It is almost a quarter of a century since the Commonwealth’s Freedom of Information Act 1982 was enacted. At about the same time, similar legislation was passed in New Zealand (the Official Information Act 1982) and in Canada (the Access to Information Act 1985). More than a decade earlier the US had passed its Freedom of Information Act 1966. The United Kingdom was thus decidedly the last of these comparable democracies to enact freedom of information legislation. Its Freedom of Information Act, passed in 2000, only came fully into force on 1 January 2005.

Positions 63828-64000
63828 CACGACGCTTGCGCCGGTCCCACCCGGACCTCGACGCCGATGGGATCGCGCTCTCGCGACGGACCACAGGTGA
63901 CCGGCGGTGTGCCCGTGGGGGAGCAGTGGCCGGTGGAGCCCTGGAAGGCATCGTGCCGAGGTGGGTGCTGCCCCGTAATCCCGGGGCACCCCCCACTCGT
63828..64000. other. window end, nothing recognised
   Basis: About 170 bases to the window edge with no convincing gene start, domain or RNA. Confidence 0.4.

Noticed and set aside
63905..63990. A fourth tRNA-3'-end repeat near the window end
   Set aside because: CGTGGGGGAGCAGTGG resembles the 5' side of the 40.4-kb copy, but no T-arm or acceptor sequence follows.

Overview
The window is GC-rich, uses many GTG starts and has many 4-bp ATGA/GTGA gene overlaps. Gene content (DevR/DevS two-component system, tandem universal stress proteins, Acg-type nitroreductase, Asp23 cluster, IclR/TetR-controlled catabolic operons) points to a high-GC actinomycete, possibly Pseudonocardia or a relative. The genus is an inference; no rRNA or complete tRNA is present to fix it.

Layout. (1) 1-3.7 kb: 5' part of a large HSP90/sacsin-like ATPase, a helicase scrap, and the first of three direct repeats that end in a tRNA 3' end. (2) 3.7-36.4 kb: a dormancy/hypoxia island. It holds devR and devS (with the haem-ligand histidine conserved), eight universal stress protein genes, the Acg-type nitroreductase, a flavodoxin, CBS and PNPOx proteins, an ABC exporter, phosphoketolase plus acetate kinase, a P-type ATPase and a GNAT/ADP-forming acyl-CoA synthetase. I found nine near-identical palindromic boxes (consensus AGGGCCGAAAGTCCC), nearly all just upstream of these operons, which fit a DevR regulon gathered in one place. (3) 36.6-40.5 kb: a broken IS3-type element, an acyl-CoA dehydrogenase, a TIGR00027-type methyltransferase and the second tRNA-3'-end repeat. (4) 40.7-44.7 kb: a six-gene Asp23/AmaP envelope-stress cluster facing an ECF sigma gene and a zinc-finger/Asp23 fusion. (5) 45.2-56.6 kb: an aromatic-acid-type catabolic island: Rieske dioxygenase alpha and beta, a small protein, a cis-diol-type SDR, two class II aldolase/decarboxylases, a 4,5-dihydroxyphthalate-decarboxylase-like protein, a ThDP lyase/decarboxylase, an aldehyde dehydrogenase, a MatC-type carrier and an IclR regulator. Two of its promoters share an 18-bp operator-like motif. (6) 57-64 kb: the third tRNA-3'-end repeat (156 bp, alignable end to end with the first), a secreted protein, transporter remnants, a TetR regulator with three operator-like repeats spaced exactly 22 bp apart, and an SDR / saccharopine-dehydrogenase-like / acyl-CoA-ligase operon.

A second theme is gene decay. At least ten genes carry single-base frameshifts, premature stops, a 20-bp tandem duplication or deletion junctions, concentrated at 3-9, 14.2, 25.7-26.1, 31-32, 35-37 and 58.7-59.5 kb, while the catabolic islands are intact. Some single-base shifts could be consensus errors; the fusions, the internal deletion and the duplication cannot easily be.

This difference of maturity provides an opportunity to measure the effect of such legislation on public administration. It provides an opportunity to examine whether the ethos reflected in the legislation has been embraced by public administrators.